In Germany, the Federal Ministry of Finance has responsibility for land acquisition and is responsible for setting compensation and finding replacement areas, if they are not under the management of the individual construction agency.
Normally, Germany's road administration commissions outside experts to appraise forestry and agricultural areas, as well as buildings and other structures. Outside experts perform all commercial property appraisals. A property owner may hire an appraiser and have reasonable costs reimbursed by the government. If rural property is involved, a government appraiser will prepare the appraisal. If road construction will impair the rest of the property or the acquisition of right-of-way will leave part in an unusable condition, damages will be paid to the owner or the entire property will be acquired.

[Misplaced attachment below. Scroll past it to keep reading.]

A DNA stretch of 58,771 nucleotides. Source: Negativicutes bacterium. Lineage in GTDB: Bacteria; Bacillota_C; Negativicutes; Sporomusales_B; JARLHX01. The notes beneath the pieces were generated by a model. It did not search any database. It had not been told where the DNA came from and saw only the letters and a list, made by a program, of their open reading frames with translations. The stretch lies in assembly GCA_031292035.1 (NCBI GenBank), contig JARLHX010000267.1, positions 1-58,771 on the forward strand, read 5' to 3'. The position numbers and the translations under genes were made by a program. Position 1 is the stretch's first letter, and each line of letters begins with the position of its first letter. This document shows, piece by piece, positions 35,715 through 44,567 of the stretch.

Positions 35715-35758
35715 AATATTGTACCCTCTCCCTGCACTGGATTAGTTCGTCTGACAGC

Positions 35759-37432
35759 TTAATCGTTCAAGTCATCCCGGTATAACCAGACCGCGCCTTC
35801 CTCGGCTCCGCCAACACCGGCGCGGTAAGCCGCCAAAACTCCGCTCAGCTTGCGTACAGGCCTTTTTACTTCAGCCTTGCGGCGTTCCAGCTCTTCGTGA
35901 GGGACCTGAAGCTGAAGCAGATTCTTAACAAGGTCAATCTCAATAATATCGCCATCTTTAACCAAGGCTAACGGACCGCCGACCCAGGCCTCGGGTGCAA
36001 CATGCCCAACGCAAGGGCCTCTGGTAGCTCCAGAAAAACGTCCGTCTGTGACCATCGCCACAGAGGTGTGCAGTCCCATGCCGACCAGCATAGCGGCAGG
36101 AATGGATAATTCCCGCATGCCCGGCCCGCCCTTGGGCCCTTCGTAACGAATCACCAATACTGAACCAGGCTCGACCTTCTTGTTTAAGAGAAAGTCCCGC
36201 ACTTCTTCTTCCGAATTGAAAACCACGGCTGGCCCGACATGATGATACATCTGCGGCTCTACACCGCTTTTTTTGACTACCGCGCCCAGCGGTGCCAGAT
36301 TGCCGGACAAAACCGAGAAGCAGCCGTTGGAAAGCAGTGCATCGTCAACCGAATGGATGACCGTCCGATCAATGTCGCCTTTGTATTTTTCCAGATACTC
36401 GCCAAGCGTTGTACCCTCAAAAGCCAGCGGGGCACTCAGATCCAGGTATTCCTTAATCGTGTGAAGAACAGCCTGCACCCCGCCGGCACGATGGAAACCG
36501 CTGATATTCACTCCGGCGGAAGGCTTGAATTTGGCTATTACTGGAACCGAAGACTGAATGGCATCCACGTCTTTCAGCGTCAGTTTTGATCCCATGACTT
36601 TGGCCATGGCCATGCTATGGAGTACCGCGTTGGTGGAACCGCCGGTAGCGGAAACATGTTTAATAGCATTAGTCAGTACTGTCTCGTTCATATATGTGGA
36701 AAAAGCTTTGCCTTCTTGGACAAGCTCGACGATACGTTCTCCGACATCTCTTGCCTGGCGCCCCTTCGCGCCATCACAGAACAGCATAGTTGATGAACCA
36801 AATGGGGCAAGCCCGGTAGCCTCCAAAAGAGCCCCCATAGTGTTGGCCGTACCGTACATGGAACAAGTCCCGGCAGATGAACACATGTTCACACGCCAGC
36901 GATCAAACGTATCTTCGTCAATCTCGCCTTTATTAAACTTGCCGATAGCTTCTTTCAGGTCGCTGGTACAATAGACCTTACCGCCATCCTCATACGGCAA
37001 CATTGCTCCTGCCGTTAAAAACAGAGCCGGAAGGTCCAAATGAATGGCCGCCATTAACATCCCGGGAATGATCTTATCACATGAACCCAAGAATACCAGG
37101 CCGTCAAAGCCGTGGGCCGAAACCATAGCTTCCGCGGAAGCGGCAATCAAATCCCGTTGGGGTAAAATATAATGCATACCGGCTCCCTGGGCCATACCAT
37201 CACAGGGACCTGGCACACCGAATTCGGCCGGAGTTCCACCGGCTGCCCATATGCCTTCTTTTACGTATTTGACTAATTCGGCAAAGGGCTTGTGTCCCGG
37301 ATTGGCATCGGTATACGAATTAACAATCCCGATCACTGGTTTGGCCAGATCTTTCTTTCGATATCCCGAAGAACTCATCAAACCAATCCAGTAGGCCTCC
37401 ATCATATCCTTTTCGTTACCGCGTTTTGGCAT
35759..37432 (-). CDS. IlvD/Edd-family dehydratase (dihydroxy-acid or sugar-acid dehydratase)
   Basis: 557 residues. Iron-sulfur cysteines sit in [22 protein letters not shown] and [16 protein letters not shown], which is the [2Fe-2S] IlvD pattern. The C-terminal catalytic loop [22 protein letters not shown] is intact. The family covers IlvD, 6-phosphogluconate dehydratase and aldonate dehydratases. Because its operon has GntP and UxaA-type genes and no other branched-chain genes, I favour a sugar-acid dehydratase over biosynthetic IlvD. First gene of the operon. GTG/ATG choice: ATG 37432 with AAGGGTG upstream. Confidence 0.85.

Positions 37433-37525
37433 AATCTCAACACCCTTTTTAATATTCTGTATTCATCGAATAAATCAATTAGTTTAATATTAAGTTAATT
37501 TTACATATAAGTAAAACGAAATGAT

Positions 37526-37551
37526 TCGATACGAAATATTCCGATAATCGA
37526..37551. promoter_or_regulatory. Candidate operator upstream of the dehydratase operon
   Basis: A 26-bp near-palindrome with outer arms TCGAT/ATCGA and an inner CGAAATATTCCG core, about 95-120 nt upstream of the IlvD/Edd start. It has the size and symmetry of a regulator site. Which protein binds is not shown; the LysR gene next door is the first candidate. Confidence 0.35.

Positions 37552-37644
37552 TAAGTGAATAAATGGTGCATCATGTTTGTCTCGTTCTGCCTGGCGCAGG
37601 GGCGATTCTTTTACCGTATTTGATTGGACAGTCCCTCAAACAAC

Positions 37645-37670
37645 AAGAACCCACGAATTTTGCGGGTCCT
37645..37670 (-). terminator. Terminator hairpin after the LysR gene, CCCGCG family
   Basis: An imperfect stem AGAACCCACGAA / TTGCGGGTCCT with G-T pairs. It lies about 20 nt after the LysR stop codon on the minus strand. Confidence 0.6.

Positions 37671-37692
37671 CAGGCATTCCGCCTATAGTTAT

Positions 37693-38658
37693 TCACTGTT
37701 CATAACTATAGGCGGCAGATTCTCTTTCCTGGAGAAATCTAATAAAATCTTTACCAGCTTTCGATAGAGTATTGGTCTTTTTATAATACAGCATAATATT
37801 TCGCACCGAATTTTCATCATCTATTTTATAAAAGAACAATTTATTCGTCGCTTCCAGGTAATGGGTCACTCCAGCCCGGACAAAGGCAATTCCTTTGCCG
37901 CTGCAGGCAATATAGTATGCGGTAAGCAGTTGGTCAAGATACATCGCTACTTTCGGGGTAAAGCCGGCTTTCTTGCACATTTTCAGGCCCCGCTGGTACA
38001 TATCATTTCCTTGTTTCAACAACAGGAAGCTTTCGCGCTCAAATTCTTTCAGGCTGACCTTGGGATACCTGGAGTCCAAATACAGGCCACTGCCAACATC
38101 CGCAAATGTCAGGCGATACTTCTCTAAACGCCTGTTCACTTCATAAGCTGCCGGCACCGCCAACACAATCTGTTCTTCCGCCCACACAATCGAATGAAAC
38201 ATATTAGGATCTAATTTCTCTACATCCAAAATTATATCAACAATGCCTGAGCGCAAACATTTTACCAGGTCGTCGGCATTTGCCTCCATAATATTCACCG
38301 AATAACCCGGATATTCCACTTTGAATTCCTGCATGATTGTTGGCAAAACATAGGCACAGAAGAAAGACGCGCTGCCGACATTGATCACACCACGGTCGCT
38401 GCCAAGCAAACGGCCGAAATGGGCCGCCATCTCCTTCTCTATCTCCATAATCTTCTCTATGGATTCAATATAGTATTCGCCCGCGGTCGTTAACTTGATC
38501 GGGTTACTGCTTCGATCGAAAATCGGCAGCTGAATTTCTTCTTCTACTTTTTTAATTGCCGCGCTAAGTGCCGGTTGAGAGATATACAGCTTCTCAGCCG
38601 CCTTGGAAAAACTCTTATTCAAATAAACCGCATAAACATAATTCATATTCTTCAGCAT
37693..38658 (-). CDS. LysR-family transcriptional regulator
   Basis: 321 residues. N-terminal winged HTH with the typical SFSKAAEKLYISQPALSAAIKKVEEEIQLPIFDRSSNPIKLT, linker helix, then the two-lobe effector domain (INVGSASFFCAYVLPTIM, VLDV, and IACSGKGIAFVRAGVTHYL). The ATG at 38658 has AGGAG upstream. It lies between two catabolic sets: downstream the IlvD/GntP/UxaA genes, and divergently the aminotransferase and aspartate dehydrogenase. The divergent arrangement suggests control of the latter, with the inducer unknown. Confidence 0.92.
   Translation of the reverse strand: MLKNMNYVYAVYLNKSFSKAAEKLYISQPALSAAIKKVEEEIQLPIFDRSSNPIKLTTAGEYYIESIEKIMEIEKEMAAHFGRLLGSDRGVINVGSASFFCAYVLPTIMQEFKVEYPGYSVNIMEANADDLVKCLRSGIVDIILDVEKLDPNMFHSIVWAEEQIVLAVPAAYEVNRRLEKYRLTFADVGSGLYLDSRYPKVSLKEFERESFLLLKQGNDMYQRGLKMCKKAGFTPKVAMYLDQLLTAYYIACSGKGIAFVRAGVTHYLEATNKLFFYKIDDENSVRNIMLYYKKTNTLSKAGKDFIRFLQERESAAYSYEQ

NPRA's process allows real estate officials to negotiate with or without an appraisal, using the principle of equality to determine the value from other properties sold. This is essentially the comparison approach used in the United States. The phrase "fair market value" is used in Norway, but it is defined as the value the buyer wishes to pay for the property. When valuing commercial property, appraisers compute value based on the capitalization of future net income. They are required to pay the higher of the two approaches to value. Offers to acquire are made in person and then submitted in writing, although sometimes only a telephone call or letter is required, depending on the individuals involved.